Classification: Unofficial saint (some sincerely consider him an angel—no joke)
No need for last names. Go virtually anywhere in the world and mention the name Elvis and people will recognize the amazingly popular American singer Elvis Presley (8 January 1935–16 August 1977). Even those unfamiliar with his music or his biography recognize his name and/or image. He is an icon.
He may be a folk saint, too. In the years since his death, some fans have evolved into devotees. Home shrines, some small, some massive, are dedicated to the man known as the King. Visits to his grave have taken on the aura of pilgrimage. Offerings are left for him. Elvis himself was a man with deep spiritual interests. (The book he was reading when he died, A Scientific Search for the Face of Jesus, is about the Shroud of Turin.)
The concept of a beloved, deceased entertainer evolving into a folk saint may be unusual in the United States but not elsewhere: for example, in Argentina, singers Carlos Gardel and Gilda are potent and popular unofficial saints. Elvis seems well on his way:
• In her essay, “Saint Elvis,” contained in the 1999 book Elvis Culture, author Erika Doss quotes an Elvis devotee who calls Elvis a mediator or intercessor between her and God.
• Frequent post-death sightings imply that he has somehow cheated, escaped, defeated, or transcended death.
• In life, Elvis was perceived as caring about people, including strangers. Stories circulated about extravagant gifts (Cadillacs, charitable donations). A generous, caring, empathic nature is often considered a prerequisite of sainthood.
• In the truest sign of a saint, Elvis has begun to be credited as a healer. Healing has occurred in response to his image (icon) as well as his voice.
Elvis is frequently compared to an angel and depicted as one. He was cherub of the month in a 1995 issue of Angel Times Magazine. Although some consider these comparisons to be humorous or poignant, others intend them quite literally.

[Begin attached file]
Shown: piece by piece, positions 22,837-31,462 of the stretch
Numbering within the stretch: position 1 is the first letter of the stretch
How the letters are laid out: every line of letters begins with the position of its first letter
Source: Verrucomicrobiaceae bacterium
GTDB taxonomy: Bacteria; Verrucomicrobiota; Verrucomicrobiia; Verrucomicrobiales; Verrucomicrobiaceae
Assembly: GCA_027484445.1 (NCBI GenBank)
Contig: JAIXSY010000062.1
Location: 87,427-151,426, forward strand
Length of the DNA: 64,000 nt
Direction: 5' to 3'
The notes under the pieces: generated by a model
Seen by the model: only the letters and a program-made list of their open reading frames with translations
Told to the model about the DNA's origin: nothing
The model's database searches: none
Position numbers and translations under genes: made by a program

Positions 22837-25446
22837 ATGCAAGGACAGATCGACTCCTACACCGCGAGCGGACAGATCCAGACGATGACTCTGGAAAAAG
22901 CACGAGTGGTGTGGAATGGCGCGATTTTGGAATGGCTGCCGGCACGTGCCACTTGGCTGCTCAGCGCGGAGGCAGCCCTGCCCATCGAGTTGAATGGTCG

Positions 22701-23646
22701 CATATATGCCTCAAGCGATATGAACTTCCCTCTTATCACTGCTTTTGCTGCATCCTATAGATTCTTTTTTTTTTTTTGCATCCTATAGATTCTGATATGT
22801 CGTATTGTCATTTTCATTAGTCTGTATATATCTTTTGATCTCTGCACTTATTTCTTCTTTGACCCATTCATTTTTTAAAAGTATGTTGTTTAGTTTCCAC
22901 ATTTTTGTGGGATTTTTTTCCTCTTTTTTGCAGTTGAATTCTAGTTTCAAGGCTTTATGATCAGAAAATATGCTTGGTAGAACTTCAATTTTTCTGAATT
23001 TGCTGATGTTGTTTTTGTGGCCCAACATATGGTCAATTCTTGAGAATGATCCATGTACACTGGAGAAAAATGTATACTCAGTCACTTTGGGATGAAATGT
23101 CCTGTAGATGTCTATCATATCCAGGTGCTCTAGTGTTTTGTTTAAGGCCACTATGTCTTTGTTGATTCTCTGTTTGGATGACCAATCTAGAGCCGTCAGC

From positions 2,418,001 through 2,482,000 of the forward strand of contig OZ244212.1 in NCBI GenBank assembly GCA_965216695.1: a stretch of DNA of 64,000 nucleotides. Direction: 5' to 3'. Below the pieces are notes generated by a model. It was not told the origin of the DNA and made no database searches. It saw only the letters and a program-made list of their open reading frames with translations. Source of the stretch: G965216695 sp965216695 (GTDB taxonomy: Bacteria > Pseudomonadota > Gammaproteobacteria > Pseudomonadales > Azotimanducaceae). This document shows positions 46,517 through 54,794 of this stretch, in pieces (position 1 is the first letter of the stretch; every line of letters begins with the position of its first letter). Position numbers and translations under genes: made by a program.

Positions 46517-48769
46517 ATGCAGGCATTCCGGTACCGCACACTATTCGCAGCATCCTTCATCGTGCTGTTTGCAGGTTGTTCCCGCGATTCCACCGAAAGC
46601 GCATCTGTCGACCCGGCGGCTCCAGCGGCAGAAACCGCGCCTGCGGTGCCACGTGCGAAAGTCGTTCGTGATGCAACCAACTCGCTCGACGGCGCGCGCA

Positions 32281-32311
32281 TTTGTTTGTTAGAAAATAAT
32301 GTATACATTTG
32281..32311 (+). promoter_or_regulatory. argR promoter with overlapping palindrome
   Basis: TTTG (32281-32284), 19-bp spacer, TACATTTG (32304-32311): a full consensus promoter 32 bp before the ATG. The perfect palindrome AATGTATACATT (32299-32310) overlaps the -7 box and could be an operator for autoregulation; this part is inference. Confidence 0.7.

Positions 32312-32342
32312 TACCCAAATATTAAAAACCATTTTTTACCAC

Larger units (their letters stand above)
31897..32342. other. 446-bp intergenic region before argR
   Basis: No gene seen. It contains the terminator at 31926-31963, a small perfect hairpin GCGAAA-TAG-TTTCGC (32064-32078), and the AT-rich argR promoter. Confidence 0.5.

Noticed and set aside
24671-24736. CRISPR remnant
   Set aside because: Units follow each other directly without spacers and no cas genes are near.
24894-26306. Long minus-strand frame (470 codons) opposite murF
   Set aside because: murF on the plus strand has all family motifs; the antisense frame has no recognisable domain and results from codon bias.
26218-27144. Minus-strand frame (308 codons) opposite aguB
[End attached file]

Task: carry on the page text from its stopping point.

As with the phenomenon of his musical career, the spiritual phenomenon of Elvis is multinational and international: he is a frequent subject of Mexican Day of the Dead altars and art. Images are often simply labeled El Rey (the King), no name needed at all. Elvis is frequentlydepicted as a winged angel with pompadour and cigarette.
An apparition of Elvis appears in Jim Jarmusch’s 1990 film Mystery Train.
Iconography: Elvis was photographed endlessly; virtually all phases of his life are documented.
Dates: Elvis is feted at his birthday and memorialized on his death day. There is an annual Elvis Week every August in Memphis.
Sacred sites: Pilgrimage sites include:
• Graceland in general, but especially the Meditation Gardens, where Elvis, his parents, and paternal grandmother are buried
• Sun Studios in Memphis
• Sites associated with his childhood in Tupelo, Mississippi
Offerings: Flowers and teddy bears are particularly popular; if you’d like to cook for him, several cookbooks feature Elvis’ favorite recipes.
From the Encyclopedia of Spirits: The Ultimate Guide to the Magic of Fairies, Genies, Demons, Ghosts, Gods & Goddesses – Written by : Judika Illes Copyright © 2009 by Judika Illes.